2014 saw a record year of office take-up in Aberdeen, despite the backdrop of a decline in oil production.
New figures from property consultant CBRE show that just over one million square feet of space – a record high – was acquired for occupation in the city in 2014.
This included two of the largest occupational deals in the UK, and pushed the energy sector’s share of take-up across the year to 84%. Since 2009, the industry has been responsible for 67% of overall take-up in the city.
The paper by CBRE suggests that Aberdeen’s transition from “North Sea oil town” to a global energy city will be key in reducing the impacts of a low oil price. The steady fall during the second half of 2014 saw prices dropping 45% below the levels of June 2014.
The firm notes that this is potentially a positive situation for many property markets, by supporting growth in the UK economy as a contributor to low inflation rates. However for Aberdeen, a city whose success is linked to the oil and gas sector, the outlook appears “more challenging.”
The growth in demand for office property in Aberdeen has occurred during a period where North Sea oil production has been declining. CBRE suggests that, therefore, the city has changed – while it remains dependent on the oil sector, it is not as reliant on the North Sea, due to the diversification of activities across a much wider area.
Derren McRae, managing director of CBRE in Aberdeen, said: “Despite falling production, the high oil price has allowed the sector in Aberdeen to become more innovative, in particular with regard to the science and engineering required to explore and extract oil from harder to reach, deepwater reserves.
“This widening and enhancement of Aberdeen’s skills base has also allowed its oil sector to diversify beyond the immediate confines of the North Sea, to provide world class expertise for the sector, working on projects as far afield as West Africa and Central Asia.
“In spite of a decline in indigenous production, the energy industry in Aberdeen has grown, leading to a surge in demand for office space and a rapid increase in prime rents. Indeed in 2010, whilst most of the UK was slowing emerging from recession, rents were already rising in Aberdeen. As a result of this shift in the status of Aberdeen, from a North Sea oil town to a global energy city, it should be cushioned from some of the short term impacts of a low oil price.”
The CBRE paper also says that the city’s past success in both attracting occupiers and catering for expanding businesses has put “significant strain” on the office market. It notes that, by the end of 2014, there was a substantial undersupply of office space in the city, which has driven capital and rental values throughout the last cycle.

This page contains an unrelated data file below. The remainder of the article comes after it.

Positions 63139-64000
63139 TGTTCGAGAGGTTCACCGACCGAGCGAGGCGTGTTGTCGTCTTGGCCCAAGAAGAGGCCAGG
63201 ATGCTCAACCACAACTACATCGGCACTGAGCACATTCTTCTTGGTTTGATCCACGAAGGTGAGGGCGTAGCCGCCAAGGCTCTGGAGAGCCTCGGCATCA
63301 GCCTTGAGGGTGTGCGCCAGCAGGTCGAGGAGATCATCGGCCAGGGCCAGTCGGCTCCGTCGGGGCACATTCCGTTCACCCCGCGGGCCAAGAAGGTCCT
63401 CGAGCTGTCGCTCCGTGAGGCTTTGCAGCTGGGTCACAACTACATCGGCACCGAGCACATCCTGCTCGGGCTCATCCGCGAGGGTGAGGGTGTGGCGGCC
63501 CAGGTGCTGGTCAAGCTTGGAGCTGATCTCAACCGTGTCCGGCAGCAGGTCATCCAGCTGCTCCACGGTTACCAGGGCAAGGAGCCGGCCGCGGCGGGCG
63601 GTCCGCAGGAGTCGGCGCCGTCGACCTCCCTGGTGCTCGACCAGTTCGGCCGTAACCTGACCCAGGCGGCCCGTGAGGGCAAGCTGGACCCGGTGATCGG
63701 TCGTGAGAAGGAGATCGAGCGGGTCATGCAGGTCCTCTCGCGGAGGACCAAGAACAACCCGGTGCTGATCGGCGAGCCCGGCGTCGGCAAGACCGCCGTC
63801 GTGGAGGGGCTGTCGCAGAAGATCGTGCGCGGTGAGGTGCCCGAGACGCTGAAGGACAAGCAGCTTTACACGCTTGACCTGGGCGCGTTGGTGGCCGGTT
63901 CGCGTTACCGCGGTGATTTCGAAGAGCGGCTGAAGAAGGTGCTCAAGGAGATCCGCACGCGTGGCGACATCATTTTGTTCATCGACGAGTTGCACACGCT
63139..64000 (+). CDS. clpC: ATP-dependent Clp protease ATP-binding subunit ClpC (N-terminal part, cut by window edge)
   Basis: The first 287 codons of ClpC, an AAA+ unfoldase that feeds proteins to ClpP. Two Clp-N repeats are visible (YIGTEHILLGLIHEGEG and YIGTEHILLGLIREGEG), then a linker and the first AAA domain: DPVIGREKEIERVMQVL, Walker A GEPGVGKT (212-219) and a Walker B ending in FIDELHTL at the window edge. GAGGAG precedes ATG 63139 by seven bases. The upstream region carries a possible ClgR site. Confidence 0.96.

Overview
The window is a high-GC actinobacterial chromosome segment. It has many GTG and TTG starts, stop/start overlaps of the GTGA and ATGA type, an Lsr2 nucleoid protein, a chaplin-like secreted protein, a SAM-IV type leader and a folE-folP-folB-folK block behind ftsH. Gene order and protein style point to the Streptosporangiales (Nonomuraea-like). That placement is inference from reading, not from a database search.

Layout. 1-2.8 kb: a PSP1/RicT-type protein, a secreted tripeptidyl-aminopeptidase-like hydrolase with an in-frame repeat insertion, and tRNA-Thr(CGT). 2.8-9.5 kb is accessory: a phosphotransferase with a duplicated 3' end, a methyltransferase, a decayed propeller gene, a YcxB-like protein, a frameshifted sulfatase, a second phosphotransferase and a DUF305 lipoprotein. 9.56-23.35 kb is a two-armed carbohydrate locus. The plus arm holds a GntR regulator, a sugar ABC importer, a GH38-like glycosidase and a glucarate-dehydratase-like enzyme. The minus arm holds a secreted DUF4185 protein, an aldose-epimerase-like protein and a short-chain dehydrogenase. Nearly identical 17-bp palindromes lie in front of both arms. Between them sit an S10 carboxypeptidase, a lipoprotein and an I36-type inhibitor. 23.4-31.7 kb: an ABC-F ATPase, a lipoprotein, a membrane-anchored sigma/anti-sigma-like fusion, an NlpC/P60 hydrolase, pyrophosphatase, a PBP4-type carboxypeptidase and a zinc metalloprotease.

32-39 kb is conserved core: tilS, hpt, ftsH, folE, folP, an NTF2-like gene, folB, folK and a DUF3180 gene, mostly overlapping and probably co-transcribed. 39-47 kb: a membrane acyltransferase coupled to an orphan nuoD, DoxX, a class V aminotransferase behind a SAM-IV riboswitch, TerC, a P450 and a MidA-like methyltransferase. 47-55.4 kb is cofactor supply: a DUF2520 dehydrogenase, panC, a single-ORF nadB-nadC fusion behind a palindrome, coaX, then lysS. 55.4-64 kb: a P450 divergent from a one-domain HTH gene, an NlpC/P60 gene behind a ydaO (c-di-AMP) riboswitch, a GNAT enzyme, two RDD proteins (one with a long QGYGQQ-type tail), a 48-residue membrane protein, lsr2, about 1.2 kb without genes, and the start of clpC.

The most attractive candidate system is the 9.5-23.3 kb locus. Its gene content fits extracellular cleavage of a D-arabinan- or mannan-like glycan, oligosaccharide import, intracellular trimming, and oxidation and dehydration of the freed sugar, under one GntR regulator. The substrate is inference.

Between 2009 and 2014, office capital values in the city rose an average of 6.1% per year. Over the same period, the values for offices in Edinburgh remained virtually unchanged.
At the end of last year, Aberdeen had just over 540,000sq ft of available office space, of which 5% was classified as ready-to-occupy Grade A space. The firm is predicting that any slow-down in take-up will allow for the return of a more balanced market, and says it has witnessed this beginning over the first months of 2015.
It also notes that the lack of Grade A office supply in the city centre has also led to the commencement of speculative development, which is mainly being funded by a number of major institutional investors.
Derren added: “The fall in oil prices will have implications for the Aberdeen office market. The exceptionally high levels of take-up that have characterised recent years are not likely to be repeated in the short to medium term and we expect the city’s office sector to return to a more normalised market.
“However, there are many reasons to remain positive about the market in Aberdeen. Current cost savings amongst occupiers follow many years of exuberance. Aberdeen’s position globally has changed, and the sector locally has benefited from the diversification that has emerged.
“Despite declining North Sea production – a trend that has been present for some years – Aberdeen has continued to perform strongly due to its world class cluster of oil exploration expertise. Looking ahead, demand is likely to be driven by companies seeking to maximise the efficiency of the real estate that they occupy as well as mergers and acquisitions potentially triggering requirements.
“For the first time in a number of years Aberdeen will see a new supply of speculatively developed city centre Grade A office space reaching completion from around the end of 2015. Interestingly these developments have, in the main, already secured long term institutional funding arrangements and are therefore not reliant on the need to refinance through sale or other means of more traditional short term construction finance.
“These developments are also interesting as they will offer occupiers, for the first time in some years, the opportunity to relocate to high quality efficient and flexible open plan floor plates within the traditional city centre. Given this combination of circumstances we can see a scenario whereby these developments may not just continue to secure top rents, but may also offer a platform from which current prime Aberdeen office rents could increase.”